Retail banking is the process of providing individuals with basic accounts and services such as checking and savings accounts. Retail banks provide these services to consumers via locations within the community.
Retail banks are sometimes called commercial, corporate or private banking because they tend to cater more to corporations and business accounts rather than individuals.
The retail banking sector comprises financial institutions such as commercial banks, savings and loan associations, and credit unions that provide financial products and services to consumers and small businesses.
Retail banks aim to attract customers, not just by having a bank location nearby, but also by offering services and competitive rates. The retail banking sector comprises financial institutions that provide products and services to individuals as well as small businesses.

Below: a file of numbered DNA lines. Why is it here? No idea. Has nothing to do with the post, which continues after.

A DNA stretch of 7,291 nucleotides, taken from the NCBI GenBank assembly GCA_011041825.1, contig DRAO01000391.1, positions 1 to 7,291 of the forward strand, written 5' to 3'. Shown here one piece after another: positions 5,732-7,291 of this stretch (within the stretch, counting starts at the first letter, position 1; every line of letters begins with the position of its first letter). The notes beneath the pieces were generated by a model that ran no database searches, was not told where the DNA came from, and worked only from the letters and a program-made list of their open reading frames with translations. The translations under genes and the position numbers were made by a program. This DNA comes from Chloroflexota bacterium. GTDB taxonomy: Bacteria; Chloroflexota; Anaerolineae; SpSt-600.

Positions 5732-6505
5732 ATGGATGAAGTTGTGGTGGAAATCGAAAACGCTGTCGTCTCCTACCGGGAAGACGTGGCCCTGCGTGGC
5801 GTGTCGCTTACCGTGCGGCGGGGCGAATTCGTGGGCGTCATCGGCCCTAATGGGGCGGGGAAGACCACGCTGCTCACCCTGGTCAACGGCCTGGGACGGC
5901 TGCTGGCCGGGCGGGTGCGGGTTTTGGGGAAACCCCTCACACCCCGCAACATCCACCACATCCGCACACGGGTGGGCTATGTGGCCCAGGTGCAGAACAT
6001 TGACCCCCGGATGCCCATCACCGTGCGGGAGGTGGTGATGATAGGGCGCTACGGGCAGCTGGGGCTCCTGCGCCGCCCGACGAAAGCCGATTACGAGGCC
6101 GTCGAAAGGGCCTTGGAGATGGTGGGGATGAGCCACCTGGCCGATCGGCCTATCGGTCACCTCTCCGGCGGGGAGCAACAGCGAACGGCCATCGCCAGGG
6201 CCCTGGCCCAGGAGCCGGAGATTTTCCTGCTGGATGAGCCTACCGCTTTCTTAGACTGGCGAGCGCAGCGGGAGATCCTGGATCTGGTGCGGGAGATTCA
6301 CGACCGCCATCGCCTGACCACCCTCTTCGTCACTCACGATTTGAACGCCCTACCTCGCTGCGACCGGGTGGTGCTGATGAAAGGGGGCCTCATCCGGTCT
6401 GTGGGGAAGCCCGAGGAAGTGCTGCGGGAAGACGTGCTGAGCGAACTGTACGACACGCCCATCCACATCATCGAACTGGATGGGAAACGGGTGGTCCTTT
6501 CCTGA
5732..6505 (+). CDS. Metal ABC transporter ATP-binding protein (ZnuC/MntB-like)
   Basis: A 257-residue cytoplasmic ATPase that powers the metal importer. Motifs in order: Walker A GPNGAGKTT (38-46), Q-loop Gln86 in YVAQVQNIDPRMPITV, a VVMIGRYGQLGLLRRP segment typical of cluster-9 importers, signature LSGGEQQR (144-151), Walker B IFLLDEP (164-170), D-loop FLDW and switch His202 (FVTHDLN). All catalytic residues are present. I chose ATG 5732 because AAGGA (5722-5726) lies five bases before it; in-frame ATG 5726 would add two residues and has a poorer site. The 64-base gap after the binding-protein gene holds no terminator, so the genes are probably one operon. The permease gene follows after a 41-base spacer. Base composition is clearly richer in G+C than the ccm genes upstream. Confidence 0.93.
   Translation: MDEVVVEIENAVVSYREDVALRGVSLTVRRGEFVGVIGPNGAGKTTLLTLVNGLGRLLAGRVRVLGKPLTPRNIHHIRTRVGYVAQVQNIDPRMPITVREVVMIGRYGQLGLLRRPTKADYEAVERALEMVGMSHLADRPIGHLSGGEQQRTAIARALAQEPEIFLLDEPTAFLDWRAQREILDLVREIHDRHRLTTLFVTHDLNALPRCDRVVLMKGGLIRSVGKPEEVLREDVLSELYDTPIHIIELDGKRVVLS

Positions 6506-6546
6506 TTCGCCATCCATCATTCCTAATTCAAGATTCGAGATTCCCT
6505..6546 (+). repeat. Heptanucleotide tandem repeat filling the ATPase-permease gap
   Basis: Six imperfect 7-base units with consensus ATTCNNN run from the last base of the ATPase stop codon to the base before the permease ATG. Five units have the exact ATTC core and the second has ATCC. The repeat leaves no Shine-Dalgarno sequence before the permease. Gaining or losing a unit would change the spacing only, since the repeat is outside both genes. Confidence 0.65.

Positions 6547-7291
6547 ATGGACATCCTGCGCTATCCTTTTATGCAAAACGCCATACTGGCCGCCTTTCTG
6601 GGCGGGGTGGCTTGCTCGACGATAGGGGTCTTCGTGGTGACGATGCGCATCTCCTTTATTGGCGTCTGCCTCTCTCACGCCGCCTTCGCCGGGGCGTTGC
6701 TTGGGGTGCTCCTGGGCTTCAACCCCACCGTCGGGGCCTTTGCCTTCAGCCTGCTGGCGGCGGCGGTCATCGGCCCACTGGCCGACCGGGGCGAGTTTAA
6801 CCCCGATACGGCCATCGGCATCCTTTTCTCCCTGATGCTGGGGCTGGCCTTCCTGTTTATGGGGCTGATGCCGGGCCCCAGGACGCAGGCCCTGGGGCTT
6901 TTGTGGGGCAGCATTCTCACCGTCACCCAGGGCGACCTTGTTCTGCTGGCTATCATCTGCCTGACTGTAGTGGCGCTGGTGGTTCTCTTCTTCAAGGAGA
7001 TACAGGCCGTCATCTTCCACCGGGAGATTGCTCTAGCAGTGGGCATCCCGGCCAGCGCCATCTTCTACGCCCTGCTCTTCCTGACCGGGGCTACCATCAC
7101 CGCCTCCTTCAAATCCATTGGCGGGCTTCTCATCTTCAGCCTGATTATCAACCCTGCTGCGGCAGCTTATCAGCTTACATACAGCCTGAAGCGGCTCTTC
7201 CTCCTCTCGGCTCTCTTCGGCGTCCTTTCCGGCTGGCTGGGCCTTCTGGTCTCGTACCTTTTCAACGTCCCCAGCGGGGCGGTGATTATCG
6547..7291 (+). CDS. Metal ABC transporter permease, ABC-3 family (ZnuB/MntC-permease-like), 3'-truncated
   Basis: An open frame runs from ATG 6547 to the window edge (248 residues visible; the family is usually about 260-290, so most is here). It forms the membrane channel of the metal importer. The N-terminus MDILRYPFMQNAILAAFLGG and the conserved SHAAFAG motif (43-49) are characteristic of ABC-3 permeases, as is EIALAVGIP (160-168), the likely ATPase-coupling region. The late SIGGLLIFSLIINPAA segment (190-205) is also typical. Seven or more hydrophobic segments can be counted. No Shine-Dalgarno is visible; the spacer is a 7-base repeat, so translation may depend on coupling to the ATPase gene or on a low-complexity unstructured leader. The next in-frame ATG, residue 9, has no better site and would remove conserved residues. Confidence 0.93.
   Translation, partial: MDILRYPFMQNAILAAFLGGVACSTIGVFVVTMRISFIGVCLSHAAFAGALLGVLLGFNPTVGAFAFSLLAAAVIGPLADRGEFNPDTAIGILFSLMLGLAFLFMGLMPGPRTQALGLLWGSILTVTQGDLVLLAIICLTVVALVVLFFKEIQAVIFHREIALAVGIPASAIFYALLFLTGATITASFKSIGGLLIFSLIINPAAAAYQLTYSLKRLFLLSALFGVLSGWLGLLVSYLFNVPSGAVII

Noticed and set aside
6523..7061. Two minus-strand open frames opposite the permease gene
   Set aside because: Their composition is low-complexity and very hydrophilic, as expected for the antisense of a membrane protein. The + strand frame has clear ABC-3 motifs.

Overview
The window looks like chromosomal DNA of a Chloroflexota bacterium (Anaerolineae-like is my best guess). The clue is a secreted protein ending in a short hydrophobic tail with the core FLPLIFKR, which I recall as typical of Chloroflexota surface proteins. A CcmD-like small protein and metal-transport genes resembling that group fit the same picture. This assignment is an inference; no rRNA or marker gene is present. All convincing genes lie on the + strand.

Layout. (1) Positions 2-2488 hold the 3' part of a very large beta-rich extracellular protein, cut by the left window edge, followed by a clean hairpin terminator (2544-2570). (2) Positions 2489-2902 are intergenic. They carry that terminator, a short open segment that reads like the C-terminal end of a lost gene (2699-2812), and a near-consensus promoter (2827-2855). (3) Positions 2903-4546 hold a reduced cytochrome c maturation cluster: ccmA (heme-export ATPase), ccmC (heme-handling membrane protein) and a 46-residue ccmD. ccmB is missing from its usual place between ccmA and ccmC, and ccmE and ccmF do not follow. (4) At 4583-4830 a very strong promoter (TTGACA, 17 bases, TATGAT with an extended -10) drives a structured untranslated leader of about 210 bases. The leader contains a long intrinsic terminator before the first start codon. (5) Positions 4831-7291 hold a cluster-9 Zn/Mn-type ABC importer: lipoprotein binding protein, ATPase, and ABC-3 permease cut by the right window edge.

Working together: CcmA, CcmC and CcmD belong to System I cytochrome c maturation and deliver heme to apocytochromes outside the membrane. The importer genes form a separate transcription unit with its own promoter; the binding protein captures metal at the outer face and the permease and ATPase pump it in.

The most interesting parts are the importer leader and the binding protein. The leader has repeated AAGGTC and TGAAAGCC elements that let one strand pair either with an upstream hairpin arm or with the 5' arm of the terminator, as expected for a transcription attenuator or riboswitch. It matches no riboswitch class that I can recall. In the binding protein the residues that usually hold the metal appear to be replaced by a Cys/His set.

Types of Retail Banks
There are several types of retail banks, which include: commercial banks, savings and loan associations, and credit unions. Learn about Multichannel Retail.
Commercial Banks. Commercial banking, also known as business banking, involves accepting checks and savings accounts from customers who are both private individuals and companies. These banks offer a variety of financial services, including money market accounts, certificates of deposit (CDs), foreign currency exchange, and loans. Commercial banking is generally divided into relationship banking and transaction banking. Relationship banking is long-term banking with a customer, while transaction banking deals with the actual transactions, such as checks and bill payments.